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UK employees see no reward for working harder

The vast majority of (78%) UK employees are taking on more work without a pay rise or promotion.

In the past six months, UK workers have been working harder and longer without receiving official recognition as they take up missing colleagues’ tasks, according to HR software provider Achievers.


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Natalie Baumgartner, chief workforce scientist at Achievers, told HR magazine that the high level of movement between jobs is leaving employees to pick up tasks as old colleagues leave, or new ones adjust to their role.

She said: “More than half of employees around the globe report they’ve been seriously impacted by labour shortages.

“These challenging working conditions have created a culture of discontent with associated negative outcomes including high turnover and absenteeism increase.”

Almost three quarters (76%) of employees surveyed reported working longer hours than six months ago.

Steve Herbert, head of benefits strategy at Howden Employee Benefits & Wellbeing, told HR magazine that remote working and candidate shortage were behind the rise in working hours.

He said: “One of the issues with remote working is that it blurs the boundaries between working and leisure hours, and employees often find it less easy to switch off come the end of the day.

“And the candidate shortage is resulting in many vacancies going unfilled for up to nine months, leaving colleagues with the unenviable task of covering the vacant position until a suitable candidate is found.”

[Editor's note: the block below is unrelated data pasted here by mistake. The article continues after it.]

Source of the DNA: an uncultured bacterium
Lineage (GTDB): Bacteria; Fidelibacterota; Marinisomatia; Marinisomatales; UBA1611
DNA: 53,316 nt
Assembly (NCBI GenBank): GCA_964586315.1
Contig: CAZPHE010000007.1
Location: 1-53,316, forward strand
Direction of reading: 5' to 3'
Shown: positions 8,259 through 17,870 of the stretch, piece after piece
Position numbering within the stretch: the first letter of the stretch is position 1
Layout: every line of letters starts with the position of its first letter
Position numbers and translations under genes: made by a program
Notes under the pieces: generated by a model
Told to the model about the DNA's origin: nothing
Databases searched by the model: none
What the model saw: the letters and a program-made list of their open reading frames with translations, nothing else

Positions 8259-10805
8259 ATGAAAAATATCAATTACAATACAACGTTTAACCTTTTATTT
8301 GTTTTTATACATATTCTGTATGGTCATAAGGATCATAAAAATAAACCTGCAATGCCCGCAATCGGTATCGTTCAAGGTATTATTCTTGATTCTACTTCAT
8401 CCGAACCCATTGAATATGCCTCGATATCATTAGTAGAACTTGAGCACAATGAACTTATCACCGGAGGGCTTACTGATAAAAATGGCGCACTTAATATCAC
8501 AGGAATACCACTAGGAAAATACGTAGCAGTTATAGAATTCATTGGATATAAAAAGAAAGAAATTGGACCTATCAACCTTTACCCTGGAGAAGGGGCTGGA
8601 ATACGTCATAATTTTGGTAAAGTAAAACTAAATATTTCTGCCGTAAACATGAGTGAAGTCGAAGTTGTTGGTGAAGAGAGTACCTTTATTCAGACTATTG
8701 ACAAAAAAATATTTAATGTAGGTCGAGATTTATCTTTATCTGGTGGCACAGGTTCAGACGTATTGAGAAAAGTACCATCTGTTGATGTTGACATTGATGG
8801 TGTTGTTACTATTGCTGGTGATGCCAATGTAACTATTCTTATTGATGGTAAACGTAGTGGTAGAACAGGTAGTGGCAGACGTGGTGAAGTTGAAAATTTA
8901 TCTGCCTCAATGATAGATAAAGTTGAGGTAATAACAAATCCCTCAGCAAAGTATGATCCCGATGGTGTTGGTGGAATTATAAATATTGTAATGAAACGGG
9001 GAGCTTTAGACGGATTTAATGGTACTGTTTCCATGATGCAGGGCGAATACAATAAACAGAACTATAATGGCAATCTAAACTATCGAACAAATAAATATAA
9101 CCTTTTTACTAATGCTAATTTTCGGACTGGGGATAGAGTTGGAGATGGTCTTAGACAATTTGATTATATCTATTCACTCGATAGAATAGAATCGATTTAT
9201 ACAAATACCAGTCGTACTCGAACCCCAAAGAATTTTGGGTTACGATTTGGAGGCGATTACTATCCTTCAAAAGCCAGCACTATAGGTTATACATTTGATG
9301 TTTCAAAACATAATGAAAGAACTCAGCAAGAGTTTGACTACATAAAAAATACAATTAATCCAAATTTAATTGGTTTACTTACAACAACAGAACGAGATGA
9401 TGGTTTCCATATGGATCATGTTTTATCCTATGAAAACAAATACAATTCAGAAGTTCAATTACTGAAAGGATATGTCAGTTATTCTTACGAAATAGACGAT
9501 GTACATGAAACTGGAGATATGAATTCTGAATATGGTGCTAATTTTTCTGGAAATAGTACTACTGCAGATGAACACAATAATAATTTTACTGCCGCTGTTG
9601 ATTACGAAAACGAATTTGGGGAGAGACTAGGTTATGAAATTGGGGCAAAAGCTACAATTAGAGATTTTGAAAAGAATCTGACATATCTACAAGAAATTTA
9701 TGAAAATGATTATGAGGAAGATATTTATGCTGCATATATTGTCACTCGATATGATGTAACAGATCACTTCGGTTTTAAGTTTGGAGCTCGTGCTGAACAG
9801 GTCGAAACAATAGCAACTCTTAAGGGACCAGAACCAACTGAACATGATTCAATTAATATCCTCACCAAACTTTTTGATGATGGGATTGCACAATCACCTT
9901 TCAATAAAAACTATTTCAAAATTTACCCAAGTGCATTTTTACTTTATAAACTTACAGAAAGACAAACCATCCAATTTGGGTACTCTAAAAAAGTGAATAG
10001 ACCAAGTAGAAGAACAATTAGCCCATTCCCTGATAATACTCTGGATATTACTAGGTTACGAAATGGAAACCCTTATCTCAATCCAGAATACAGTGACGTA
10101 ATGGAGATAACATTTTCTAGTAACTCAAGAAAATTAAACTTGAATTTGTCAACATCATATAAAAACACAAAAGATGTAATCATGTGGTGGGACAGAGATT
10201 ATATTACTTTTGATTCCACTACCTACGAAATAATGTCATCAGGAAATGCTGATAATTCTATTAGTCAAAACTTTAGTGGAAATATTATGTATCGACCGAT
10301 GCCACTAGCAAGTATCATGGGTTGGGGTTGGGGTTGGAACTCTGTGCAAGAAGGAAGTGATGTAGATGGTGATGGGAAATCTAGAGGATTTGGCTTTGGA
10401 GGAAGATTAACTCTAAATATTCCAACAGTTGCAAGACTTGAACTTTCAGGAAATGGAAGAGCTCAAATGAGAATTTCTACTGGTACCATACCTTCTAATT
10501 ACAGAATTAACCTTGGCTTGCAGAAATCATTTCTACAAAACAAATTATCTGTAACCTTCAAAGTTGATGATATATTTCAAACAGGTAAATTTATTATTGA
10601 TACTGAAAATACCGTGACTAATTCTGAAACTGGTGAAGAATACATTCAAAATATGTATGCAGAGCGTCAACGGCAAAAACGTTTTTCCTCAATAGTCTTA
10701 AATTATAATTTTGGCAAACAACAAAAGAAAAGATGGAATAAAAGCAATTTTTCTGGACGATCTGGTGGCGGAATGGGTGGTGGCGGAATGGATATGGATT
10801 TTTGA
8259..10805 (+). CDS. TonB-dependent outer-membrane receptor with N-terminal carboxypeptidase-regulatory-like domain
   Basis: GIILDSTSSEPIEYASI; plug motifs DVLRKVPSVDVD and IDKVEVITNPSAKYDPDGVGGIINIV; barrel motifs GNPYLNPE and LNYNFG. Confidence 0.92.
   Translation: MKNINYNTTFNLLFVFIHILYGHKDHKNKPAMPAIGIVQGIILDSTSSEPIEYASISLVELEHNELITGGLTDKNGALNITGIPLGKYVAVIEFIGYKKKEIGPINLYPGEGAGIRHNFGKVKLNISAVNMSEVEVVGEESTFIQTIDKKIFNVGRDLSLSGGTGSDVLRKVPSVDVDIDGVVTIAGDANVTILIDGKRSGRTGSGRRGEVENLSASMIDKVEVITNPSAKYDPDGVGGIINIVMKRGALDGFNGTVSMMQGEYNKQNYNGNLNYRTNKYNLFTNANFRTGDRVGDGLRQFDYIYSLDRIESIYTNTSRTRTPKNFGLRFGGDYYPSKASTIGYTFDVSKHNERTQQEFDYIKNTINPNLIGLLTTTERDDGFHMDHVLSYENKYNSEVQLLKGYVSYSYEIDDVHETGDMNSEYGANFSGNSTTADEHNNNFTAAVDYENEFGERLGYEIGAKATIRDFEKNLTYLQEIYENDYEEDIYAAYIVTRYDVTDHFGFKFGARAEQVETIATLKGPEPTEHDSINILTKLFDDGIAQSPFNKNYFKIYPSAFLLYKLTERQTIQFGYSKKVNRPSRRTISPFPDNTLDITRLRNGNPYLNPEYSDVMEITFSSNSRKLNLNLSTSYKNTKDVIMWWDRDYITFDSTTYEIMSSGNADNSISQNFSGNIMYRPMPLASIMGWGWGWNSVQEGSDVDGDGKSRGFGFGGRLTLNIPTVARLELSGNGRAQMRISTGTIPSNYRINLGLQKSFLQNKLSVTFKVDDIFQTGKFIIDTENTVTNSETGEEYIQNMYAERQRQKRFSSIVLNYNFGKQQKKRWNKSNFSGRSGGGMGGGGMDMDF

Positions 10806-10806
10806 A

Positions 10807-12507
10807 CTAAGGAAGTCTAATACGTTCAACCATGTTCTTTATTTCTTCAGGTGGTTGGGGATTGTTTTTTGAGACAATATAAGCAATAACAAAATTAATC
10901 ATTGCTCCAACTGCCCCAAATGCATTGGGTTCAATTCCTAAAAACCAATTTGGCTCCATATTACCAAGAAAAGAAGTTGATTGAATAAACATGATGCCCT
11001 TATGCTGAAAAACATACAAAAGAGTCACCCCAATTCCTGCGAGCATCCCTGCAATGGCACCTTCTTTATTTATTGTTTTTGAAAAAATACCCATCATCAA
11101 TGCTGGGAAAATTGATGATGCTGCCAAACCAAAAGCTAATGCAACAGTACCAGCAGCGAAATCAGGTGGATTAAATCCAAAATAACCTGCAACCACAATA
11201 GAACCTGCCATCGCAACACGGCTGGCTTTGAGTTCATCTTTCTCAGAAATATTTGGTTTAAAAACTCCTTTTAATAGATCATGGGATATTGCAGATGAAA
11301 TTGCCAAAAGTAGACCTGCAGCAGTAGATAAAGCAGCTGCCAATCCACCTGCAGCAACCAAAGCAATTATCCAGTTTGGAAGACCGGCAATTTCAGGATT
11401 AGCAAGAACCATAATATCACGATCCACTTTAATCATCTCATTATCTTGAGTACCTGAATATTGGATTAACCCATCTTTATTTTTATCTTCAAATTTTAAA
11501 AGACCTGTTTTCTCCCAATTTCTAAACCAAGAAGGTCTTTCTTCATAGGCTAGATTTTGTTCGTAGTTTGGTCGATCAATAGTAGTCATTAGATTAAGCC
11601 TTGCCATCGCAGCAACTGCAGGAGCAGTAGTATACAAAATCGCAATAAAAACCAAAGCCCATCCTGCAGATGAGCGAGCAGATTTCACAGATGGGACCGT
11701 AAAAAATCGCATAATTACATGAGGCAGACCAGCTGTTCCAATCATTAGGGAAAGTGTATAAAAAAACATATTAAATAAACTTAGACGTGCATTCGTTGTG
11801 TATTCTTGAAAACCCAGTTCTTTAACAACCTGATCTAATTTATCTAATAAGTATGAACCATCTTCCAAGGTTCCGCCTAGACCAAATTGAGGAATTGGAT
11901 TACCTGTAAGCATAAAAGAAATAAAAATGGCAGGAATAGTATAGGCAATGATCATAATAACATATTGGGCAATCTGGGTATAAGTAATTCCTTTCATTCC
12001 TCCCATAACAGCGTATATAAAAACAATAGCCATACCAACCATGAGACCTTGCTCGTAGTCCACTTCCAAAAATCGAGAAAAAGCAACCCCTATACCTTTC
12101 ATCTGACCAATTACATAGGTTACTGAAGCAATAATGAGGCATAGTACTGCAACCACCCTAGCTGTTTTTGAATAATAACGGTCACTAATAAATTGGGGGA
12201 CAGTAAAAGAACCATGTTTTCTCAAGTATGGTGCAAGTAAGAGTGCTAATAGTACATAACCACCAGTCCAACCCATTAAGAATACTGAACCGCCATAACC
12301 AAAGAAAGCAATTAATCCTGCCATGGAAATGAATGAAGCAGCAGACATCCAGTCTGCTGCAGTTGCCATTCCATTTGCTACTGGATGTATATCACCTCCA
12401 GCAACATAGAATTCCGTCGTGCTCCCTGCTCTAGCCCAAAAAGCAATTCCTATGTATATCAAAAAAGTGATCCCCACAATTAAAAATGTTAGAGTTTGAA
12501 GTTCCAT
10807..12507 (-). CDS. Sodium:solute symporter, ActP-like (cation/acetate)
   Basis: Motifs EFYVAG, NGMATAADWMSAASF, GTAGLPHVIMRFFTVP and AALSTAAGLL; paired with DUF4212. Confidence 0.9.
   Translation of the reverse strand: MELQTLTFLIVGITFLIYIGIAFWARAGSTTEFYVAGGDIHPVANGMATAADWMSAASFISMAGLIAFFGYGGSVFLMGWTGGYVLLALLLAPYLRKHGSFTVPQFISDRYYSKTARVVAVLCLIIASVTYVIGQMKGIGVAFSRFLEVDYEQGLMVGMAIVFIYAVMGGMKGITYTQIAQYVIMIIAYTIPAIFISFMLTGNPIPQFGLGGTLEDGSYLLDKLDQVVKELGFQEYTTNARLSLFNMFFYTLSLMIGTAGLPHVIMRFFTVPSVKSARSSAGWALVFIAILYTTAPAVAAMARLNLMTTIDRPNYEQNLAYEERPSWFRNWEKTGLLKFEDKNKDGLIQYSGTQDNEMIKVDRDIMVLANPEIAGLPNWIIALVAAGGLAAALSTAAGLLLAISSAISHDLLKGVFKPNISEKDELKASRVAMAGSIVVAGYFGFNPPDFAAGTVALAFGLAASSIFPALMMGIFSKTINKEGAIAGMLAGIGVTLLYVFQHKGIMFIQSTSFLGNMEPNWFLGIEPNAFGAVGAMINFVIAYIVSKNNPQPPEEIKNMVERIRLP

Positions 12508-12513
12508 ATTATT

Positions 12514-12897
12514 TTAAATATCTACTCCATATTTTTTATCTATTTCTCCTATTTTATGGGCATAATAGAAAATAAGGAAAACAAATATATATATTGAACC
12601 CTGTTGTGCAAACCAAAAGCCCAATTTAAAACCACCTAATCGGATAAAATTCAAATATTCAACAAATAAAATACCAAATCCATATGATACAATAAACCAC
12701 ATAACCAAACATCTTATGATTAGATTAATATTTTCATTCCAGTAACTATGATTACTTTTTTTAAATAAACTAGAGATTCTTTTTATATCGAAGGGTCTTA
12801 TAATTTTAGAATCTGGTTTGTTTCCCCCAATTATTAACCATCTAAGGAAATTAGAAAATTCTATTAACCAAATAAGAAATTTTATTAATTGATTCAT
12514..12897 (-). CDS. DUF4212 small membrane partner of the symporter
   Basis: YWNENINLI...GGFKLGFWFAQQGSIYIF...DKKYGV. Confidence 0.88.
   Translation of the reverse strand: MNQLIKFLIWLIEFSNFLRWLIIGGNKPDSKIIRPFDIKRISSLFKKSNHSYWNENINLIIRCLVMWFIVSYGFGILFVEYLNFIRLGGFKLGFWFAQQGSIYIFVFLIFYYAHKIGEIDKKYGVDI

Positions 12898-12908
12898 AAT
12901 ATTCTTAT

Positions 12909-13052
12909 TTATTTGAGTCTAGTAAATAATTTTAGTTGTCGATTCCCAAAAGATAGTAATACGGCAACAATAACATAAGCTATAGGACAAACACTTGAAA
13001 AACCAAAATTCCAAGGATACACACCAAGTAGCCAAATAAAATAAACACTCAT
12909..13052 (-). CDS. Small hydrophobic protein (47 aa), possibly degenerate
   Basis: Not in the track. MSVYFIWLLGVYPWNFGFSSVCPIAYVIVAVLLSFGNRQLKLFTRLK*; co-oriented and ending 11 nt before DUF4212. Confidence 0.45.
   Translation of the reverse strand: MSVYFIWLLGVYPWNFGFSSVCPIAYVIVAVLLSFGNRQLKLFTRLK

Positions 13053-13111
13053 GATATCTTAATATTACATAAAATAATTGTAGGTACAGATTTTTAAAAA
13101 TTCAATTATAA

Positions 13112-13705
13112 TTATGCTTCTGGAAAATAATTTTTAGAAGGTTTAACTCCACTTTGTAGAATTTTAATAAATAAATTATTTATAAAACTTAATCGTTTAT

If this situation continues, Herbert added, employees will quickly burn out.

Kate Palmer, HR advice and consultancy director at HR consultancy Peninsula, told HR magazine that the increasing prevalence of burnout in the workforce is forcing employers to reconsider their approach to work.

She said: “Failure to recognise burnout as a serious issue, and non-provision of effective support tools can lead to high levels of absenteeism, reduced motivation and productivity, increased turnover rates and, ultimately, an inefficient workforce.”

Herbert added: “HR experts can mitigate some of these concerns by instigating and communicating a right to disconnect, and ensuring that support tools such as employee assistance plans and mental health apps are also made available as and when needed.”

Another effective solution for employers, added Palmer, is to conduct ‘stay interviews’.

She said: “These work in a similar way to exit interviews, whereby an employer meets with an employee to understand how satisfied they are with their role, areas they are struggling with or don’t like, areas which could be improved upon and changes which would make them feel better and encourage them to stay with the organisation for prolonged periods.”